It's Saturday night.
The second-floor ballroom over the town hall in the small Monadnock village of Fitzwilliam, N.H. is filled with dancers. It's a mixed crowd: some old folks, some young, mostly people in their mid-20s to early 50s. They are standing in couples, chatting restlessly, forming the long, double lines in which traditional New England contra dances are done. No one has announced that a contra is coming next, but then no one has to: all of these people have danced to Duke Miller before.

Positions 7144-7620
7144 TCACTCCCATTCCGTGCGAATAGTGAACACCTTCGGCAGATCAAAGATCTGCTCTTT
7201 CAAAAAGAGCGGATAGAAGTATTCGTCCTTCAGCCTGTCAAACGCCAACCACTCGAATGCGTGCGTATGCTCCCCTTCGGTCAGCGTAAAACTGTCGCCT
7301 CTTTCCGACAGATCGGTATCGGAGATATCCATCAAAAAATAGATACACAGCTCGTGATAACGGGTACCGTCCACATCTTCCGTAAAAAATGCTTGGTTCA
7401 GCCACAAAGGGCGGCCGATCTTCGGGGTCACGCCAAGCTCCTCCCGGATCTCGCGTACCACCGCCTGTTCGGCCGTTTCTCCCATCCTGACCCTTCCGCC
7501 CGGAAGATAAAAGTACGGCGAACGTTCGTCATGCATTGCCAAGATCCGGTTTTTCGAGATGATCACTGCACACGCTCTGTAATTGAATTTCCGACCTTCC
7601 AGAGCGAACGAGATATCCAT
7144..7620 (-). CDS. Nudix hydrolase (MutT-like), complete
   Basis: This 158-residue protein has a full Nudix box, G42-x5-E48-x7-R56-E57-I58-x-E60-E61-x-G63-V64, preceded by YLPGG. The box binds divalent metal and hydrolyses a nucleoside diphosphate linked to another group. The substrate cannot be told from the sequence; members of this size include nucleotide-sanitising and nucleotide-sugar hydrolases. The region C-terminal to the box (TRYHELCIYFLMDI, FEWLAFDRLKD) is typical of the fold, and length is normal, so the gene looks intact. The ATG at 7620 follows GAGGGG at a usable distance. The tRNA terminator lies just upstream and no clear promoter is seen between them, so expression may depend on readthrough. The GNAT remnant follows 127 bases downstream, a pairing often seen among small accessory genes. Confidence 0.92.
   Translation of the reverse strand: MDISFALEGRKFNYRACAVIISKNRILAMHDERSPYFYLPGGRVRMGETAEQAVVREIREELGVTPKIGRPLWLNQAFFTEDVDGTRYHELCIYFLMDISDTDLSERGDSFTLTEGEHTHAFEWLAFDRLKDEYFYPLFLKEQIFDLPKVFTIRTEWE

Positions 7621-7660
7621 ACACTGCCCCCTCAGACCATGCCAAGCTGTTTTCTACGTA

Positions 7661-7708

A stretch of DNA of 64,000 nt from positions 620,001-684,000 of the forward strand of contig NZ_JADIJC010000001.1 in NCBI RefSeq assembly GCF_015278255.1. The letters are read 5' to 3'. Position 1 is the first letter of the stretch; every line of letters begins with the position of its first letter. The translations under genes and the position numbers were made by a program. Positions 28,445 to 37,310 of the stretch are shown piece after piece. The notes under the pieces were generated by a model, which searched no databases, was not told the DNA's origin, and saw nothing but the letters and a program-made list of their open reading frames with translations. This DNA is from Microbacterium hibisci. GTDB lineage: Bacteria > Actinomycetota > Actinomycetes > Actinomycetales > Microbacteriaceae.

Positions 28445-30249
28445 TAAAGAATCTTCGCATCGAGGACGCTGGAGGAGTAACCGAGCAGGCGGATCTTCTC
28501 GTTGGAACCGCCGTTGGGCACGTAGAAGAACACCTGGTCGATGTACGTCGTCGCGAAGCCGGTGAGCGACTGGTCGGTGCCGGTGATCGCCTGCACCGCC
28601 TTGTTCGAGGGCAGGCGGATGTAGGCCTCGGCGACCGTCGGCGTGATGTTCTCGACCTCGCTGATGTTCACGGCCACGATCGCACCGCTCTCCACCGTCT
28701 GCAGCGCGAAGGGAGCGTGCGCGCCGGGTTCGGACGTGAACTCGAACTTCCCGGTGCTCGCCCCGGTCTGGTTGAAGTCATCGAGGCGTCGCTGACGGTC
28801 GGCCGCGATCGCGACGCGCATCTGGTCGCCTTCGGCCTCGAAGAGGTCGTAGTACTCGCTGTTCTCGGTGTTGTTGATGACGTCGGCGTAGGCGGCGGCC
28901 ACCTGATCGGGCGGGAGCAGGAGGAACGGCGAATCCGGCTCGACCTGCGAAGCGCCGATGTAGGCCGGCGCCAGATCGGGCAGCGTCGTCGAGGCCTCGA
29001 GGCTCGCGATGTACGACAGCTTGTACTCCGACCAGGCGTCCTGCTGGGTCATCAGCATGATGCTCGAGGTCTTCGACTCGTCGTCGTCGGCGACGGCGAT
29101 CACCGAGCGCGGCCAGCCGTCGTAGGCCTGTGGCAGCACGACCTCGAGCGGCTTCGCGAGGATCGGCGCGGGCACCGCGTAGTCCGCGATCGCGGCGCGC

"I don't think Duke's changed his program in 30 years," my partner tells me. "Starts with a contra, three squares, a polka, and a break. Then the ...Read Full Article